Lessons Learnt The Hard Way (Worst Party Ever)

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Is It Over, Can I Go Home Now?

                                                                                Is It Over, Can I Go Home Now?

I think it’s finally time for me to talk about my worst party ever. I’ll be honest, although it was a good few years ago I still get the shivers and experience a feeling of impending doom when playing it back in my head. I’ve got a feeling though sharing what happened is going to be cathartic so here goes. It was my 14th party and things had mostly gone pretty well. I’d only had one disaster with an avalanche of balloons which I talked about previously here. If I’m honest, I think I started believing that I really knew what I was doing and that things were going to be easy. It’s almost laughable how naive I was but how was I to know the numerous potential pitfalls awaiting me.

The fateful party was for two brothers, Toby and Oliver who were turning 4 and 7. As I arrived and walked into the hall the boys were there with their mum. “Hi Mr Banana Head, this is Toby.” I said hello, turned to Oliver and smiled. “Ah and you must be Olivia.” He looked me up and down, muttered “Whatever mate, and walked off. I didn’t think much of it, brought all my stuff in and started setting up. As this was still early days I was using my Mr Banana Head stickered B&Q carry case and laying out all my props on a table.

The party started and everyone sat down. Oliver was right in the middle, arms folded staring at me like a possessed ninja. Can ninja’s be possessed, who knows but there he was, staring. You wouldn’t think a seven year old could make me nervous but I just started to feel a little uneasy and not quite sure why. I bought Mango the monkey out and one of the first things he did was tear my tongue out. It might sound nightmare inducing and traumatising but I can assure you it was definitely PG rather than 18. Oliver burst out laughing and I thought to myself, this is going to be fine.

Three minutes later and with his arms still folded and the stare still in full swing he stands up, shouts out, “Let’s go outside everyone, this is rubbish.” 26 of the 28 other guests all got up and followed him outside. The only two left were Toby and his Grandma. I carried on gamely for 15 mins by which time most of Toby’s friends had gradually come back and sat down. Oliver and his friends were completely A.W.O.L. It was only when I announced it was time for the birthday trick that Oliver returned, still looking completely disinterested.

Thank Goodness For Toby's Grandma

                                                     Thank Goodness For Toby’s Youthful Looking Grandma

One of his friends made a bee line for my nest of magic wands (6 inside each other) and as I tried to take it back off him they went flying across the room. Oliver smiled and said, “Shame mate, looks like we’ve ruined your trick.” Another friend grabbed a handful of my props and ran off with them. Oliver then went back outside and I carried on without him. By the time we got to the break I was ready to cry at what had been a total disaster. Always seeing the cup half full I reflected that at least it couldn’t get much worse.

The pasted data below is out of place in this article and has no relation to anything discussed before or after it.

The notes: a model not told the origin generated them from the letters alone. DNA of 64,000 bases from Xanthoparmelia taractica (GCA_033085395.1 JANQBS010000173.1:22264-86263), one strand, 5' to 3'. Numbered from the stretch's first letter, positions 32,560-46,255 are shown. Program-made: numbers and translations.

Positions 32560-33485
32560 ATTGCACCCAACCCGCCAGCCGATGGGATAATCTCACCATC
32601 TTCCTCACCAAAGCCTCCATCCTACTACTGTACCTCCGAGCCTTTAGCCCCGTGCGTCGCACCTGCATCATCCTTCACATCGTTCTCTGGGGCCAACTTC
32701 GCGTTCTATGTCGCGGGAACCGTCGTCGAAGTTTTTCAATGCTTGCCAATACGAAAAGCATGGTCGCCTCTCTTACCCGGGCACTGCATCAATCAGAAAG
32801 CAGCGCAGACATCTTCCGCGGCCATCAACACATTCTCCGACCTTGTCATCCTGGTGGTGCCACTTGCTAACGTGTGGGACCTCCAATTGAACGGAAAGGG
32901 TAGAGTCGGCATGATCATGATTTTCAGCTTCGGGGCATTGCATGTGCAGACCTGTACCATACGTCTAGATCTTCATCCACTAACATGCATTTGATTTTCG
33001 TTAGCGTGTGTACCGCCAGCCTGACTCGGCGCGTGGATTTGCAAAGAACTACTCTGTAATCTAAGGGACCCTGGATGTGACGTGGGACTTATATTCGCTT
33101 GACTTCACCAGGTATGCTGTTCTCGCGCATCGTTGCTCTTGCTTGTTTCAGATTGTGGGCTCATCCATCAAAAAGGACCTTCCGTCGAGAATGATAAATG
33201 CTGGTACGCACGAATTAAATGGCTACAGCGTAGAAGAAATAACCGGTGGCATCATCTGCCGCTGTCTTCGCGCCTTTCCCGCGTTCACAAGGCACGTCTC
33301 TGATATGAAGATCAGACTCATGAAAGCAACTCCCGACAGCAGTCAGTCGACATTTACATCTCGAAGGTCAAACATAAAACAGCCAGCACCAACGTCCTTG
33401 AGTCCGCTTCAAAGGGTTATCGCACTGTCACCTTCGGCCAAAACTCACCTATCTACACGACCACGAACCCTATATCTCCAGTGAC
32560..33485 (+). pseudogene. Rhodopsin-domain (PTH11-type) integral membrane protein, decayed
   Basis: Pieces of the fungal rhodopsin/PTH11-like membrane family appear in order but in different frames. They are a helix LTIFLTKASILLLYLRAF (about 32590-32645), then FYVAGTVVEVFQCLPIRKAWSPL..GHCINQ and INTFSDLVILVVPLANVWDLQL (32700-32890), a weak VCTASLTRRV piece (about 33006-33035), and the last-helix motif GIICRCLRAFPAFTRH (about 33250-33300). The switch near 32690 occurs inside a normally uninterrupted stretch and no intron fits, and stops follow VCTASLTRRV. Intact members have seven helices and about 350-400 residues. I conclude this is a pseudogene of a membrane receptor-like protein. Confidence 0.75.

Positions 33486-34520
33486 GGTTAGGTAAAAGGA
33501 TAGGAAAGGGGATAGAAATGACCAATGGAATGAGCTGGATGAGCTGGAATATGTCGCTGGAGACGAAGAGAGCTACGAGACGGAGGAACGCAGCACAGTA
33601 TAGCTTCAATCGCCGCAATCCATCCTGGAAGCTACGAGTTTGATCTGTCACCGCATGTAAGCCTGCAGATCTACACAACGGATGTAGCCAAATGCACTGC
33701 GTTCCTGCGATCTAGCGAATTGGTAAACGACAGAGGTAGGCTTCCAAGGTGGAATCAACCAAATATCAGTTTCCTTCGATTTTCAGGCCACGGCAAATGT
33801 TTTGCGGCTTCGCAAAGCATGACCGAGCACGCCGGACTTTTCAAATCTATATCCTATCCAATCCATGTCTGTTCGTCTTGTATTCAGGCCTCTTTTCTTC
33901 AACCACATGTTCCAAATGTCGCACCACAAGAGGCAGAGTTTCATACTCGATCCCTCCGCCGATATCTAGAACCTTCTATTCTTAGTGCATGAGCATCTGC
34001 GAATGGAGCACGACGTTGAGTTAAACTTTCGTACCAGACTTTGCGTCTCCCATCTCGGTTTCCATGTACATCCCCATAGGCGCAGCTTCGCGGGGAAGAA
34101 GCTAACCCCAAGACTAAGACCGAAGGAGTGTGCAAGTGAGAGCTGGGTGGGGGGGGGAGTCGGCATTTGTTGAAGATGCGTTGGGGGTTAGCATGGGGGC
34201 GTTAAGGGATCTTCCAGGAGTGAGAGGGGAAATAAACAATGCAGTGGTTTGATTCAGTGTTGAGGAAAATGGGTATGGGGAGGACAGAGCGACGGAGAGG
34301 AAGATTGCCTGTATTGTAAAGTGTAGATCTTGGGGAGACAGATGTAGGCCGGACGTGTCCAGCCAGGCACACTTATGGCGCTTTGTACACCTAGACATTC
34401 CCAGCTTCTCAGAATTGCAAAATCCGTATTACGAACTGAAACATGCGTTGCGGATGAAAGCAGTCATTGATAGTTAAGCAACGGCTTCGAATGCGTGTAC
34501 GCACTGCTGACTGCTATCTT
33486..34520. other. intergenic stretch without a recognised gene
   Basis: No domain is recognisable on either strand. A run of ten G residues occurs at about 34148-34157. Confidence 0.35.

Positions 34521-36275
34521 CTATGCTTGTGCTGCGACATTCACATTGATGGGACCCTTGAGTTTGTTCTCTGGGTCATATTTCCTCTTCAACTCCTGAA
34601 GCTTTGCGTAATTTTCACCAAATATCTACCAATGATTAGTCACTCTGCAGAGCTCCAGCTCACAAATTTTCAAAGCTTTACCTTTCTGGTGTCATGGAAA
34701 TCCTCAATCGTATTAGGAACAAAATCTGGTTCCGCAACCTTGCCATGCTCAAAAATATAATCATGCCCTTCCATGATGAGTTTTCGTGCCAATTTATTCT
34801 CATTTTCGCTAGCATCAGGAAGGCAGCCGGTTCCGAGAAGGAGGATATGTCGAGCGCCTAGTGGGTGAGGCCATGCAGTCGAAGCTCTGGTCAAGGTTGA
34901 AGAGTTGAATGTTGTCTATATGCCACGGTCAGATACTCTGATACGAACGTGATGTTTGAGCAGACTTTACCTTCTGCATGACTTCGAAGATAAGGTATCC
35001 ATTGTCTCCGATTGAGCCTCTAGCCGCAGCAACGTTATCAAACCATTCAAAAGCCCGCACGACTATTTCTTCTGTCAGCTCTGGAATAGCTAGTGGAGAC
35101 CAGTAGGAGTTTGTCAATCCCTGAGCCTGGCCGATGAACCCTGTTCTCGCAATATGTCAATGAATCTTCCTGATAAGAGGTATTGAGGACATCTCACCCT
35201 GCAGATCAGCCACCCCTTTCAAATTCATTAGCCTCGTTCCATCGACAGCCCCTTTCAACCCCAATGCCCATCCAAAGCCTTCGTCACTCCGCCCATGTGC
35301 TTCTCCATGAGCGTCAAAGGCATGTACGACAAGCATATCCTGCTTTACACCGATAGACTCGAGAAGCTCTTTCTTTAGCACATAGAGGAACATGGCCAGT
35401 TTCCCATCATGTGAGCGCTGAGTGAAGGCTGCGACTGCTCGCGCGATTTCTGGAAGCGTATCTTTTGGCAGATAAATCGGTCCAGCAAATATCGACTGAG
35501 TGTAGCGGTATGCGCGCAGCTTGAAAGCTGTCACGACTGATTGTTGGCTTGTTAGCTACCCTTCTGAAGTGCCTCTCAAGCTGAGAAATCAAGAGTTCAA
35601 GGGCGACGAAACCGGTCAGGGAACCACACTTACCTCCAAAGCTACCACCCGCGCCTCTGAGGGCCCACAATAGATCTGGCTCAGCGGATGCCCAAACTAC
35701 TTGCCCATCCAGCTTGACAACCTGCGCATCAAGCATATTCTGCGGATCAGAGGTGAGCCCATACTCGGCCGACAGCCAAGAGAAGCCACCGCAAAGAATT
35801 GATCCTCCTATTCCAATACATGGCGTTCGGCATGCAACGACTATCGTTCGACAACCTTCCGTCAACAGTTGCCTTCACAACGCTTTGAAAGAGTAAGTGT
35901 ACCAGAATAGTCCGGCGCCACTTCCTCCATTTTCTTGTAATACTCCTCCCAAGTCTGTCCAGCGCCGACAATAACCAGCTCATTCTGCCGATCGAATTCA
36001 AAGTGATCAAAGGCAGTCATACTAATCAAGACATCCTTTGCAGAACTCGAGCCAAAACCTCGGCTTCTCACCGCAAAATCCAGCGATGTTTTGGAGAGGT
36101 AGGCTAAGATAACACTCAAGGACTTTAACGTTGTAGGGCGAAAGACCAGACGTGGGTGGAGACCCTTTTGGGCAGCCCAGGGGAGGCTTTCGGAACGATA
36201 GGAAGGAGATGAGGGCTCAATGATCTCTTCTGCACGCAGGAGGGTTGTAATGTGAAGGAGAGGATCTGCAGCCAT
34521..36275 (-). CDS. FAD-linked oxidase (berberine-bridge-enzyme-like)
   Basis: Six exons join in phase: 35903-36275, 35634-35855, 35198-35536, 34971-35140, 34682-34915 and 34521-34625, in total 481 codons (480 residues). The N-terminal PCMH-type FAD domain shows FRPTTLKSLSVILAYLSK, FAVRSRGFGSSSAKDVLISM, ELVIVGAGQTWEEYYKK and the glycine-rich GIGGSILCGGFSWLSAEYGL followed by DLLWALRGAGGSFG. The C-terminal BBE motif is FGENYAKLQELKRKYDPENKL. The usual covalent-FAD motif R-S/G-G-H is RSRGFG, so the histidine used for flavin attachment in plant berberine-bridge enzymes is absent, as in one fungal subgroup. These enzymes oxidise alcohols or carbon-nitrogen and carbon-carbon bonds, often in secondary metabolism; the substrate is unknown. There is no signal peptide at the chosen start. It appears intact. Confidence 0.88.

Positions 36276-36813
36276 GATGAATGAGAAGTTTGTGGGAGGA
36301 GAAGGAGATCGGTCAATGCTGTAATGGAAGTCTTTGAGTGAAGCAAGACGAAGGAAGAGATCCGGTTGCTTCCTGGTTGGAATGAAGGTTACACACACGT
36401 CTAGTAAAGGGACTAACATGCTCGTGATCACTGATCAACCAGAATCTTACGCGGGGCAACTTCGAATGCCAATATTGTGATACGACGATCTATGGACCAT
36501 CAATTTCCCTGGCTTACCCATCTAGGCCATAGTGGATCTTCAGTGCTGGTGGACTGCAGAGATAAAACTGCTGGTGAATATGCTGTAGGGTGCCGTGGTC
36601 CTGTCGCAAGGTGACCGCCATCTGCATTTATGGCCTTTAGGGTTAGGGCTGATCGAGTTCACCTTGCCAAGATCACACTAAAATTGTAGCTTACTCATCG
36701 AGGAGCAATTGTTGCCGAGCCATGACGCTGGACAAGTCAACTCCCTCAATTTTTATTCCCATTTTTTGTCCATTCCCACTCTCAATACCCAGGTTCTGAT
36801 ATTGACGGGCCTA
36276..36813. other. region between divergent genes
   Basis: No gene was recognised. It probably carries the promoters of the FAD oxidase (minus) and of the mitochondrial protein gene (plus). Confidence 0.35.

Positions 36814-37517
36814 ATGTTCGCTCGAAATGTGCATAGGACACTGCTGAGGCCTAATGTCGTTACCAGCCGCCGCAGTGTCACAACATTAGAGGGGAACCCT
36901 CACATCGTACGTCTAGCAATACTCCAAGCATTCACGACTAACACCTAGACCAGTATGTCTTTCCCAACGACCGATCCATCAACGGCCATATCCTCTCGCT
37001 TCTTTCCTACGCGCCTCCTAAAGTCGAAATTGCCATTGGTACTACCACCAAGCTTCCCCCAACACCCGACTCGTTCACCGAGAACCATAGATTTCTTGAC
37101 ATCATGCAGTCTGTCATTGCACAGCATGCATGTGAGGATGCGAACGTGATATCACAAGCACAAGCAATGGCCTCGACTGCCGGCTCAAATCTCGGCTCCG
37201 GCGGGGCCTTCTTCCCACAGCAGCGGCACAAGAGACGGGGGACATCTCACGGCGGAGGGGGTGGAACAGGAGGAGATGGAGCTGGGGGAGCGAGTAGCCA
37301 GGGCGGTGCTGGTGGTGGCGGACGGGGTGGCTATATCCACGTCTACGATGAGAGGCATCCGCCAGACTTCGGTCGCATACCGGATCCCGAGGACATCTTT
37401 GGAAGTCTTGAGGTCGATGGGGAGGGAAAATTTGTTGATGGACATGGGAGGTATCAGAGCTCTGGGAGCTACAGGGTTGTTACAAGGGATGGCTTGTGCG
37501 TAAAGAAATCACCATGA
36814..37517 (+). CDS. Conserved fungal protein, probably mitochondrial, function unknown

The children finished their food in about 6 minutes and started charging around screaming and fighting each other. The boy’s mum came up to me and said, “Well come on then, entertain them.” I explained that this was the time where I reset everything and got ready for the second half with the games, music and dancing. She walked off not happy and the screaming continued. We finally restarted and I got my parachute out. Oliver and his friends had gone outside again so it was me, the four year olds and the Grandma who gave me a sorrowful look that said, “I feel your pain.” Just as I thought it was finally going well, Oliver and his friends came charging back in, grabbed the parachute and ran off with it. I eventually got it back after a chase and played musical games instead. All I can say is thank god for the Grandma for being nice enough to join in with everything.

The party was finally over, I was holding the tears in and went to get paid. The mum handed me the money and said, “Thanks for coming.” I left, got into the car and sat shaking for about fifteen minutes. For about 4 years afterwards if I ever had an enquiry for a 7 year old boy’s party I had questions:

“Is he an old 7 or a young 7?”

“Has he said he actually wants an entertainer?”

“Does he like slapstick?”

I was unduly paranoid and in fact every single 7 year old party since then has been absolutely fine. I learnt a very important lesson that day that I have never forgotten. When I go in and meet the birthday child I’m always gentle, never loud or outgoing and make sure they get to know me at their pace. It’s probably the most important lesson out of all of them and has helped me time and time again. I also never take anything for granted and at every single party I’m focussing on the children and how they’re reacting to everything.

Thank you Oliver.

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